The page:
John Donne is my favourite poet so I’m going to indulge myself with two of his poems from my anthology this week. Donne is probably the most famous of the 17th century metaphysical poets & his life story is almost as remarkable as his poetry. His early life as a gentleman volunteer sailing with the Earl of Essex to Cadiz & then with Ralegh to plunder Spanish treasure ships, then secretary to Sir Thomas Egerton & disgrace when he secretly married Egerton’s niece, Ann. In later life becoming Dean of St Paul’s & was as well-known for his sermons as he had earlier been for his love poems & sonnets. The portrait above (from en.wikipedia.org) is definitely from his days as a lover & a soldier while the calm & beautiful miniature portrait by Isaac Oliver below (from elizabethan-portraits.com) is from his more serious middle age.
The first poem is the disillusioned thoughts of a lover who has discovered that his love has been unfaithful.The ending is so bitter, as if the speaker can never imagine being in love again.
Go and catch a falling star,
Get with child a mandrake root,
Tell me where all past years are,
Or who cleft the devil’s foot,
Teach me to hear mermaids singing,
Or to keep off envy’s stinging,
Serves to advance an honest mind.
If thou be’st born to strange sights,
Things invisible to see,
Ride ten thousand days and nights,
Till age snow white hairs on thee.
Thou, when thou return’st, wilt tell me,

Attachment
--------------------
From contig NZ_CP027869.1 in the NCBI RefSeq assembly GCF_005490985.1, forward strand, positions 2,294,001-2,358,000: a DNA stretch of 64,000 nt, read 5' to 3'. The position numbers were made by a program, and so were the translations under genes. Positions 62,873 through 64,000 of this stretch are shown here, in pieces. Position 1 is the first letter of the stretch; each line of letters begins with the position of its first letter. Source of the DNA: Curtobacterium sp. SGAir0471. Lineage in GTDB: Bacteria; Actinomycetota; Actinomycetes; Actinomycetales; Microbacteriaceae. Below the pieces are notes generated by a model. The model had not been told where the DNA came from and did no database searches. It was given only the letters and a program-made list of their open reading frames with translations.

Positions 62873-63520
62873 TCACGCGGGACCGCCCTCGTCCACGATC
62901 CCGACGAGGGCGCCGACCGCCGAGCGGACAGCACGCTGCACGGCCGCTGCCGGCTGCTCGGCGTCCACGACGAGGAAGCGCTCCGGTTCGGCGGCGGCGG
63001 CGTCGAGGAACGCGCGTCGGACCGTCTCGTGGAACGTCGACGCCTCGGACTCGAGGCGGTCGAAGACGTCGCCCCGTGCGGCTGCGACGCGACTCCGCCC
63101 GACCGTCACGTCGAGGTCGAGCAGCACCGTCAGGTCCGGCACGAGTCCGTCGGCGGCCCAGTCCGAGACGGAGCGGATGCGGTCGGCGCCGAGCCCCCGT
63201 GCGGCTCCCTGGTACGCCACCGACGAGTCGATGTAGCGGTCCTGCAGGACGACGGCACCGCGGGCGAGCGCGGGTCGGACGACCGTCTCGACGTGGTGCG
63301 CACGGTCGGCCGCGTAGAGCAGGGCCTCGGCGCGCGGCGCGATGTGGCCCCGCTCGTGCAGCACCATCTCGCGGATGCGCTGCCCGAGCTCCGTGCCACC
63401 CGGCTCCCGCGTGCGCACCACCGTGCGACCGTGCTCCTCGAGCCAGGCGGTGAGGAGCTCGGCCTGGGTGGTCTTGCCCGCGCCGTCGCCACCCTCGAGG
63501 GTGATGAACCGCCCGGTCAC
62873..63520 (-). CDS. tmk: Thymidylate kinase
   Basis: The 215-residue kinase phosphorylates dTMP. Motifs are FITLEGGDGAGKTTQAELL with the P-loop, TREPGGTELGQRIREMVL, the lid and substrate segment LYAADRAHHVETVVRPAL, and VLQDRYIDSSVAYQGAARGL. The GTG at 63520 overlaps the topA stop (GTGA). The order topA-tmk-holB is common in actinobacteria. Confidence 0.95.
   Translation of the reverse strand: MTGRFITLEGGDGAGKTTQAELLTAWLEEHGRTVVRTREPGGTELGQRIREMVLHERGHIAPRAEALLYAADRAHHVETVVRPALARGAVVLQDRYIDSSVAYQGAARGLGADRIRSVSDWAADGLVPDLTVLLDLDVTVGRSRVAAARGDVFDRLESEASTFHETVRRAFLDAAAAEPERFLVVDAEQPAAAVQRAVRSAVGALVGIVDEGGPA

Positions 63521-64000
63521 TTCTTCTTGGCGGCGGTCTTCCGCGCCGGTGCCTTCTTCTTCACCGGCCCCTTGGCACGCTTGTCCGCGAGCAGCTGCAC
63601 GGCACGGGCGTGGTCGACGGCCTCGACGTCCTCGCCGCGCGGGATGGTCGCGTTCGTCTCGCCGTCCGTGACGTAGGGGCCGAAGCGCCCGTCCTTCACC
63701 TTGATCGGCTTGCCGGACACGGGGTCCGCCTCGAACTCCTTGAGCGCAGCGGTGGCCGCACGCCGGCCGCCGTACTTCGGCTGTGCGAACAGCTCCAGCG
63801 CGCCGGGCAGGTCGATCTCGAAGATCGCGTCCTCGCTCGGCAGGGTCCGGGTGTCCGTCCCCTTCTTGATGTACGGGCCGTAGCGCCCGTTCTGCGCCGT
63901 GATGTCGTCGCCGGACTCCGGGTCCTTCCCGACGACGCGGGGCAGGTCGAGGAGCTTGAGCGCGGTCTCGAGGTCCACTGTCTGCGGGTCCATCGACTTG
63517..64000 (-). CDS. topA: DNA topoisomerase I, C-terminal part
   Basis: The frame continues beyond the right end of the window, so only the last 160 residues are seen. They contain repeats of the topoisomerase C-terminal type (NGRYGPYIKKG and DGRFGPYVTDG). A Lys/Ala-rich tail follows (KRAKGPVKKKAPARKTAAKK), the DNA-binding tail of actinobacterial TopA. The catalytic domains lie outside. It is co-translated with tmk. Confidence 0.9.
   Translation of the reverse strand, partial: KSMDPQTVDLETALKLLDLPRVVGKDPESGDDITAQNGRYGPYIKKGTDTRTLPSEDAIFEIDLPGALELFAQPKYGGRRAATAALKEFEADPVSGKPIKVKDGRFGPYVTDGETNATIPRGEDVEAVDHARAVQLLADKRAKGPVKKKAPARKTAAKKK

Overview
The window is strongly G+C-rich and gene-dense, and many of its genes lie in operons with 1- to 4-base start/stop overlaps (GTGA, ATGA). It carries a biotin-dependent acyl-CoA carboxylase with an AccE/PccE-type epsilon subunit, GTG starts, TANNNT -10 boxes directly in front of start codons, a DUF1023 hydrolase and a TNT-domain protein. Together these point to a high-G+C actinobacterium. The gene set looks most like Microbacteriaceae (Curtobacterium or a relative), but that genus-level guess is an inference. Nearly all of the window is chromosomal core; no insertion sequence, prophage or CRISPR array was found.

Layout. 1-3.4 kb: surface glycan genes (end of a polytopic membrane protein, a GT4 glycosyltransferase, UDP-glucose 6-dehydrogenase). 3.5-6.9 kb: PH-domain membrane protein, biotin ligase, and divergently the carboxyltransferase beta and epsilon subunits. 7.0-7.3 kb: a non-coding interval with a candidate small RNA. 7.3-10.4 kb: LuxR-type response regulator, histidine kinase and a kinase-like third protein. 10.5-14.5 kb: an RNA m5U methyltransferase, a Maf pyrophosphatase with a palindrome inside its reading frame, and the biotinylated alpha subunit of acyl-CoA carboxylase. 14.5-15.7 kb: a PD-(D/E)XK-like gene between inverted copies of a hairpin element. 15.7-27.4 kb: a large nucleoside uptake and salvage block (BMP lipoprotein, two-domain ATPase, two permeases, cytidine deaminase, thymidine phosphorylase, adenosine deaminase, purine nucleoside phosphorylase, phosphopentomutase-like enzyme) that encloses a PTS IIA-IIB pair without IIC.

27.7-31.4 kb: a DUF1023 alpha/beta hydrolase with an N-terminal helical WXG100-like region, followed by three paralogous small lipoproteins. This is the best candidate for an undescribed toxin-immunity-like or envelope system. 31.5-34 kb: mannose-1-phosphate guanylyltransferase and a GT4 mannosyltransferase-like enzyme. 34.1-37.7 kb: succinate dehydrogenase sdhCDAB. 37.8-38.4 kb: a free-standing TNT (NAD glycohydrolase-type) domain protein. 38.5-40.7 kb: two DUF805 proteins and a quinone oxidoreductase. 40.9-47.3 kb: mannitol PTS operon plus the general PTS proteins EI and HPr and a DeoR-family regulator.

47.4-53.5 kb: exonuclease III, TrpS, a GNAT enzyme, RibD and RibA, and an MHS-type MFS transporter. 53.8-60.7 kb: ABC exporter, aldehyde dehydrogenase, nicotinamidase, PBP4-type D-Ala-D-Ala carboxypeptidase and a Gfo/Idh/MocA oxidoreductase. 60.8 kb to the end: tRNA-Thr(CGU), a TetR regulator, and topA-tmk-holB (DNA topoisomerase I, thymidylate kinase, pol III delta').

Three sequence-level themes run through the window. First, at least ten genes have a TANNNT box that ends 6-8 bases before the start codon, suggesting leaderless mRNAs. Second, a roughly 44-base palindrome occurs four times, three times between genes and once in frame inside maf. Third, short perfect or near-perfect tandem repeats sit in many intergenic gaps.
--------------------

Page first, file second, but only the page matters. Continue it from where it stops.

All strange wonders that befell thee, and swear
Lives a woman true and fair.
If thou find’st one, let me know;
Such a pilgrimage were sweet.
Yet do not, i would not go,
Though at next door we might meet.
Though she were true when you met her,
And last till you write your letter,
False, ere I come, to two or three.
The other poem is also sad but in a sweetly melancholy way. These lovers are parting but not at their desire & hopefully not forever.
Sweetest love, I do not go,
For weariness of thee,
Nor in hope the world can show
A fitter love for me;
But since that I
At the last must part, ’tis best,
Thus to use myself in jest
By feigned deaths to die.
Yesternight the sun went hence,
And yet is here to-day;
He hath no desire or sense,
Nor half so short a way;
Then fear not me,
But believe that I shall make
Speedier journeys, since I take
More wings and spurs than he.
O how feeble is man’s power,
That if good fortune fall,
Cannot add another hour,
Nor a lost hour recall;
But come bad chance,
And we join to it our strength,
And we teach it art and length,
Itself o’er us to advance.
When thou sigh’st, thou sigh’st not wind,
But sigh’st my soul away;
When thou weep’st, unkindly kind,
My life’s blood doth decay.
It cannot be
That thou lovest me, as thou say’st,
If in thine my life thou waste,
Thou art the best of me.
Let not thy divining heart
Forethink me any ill;
Destiny may take thy part,
And may thy fears fulfil.
But think that we
Are but turn’d aside to sleep.
They who one another keep
Alive, ne’er parted be.
Last night, while I was thinking about this post, I listened to my ancient audio cassette of the divine Richard Burton reading these two poems & many others. The wonders of YouTube mean that you can listen to him too. Here are links to Richard Burton reading Sweetest Love, I do not go and Go and catch a falling star. There are lots of other readings there as well.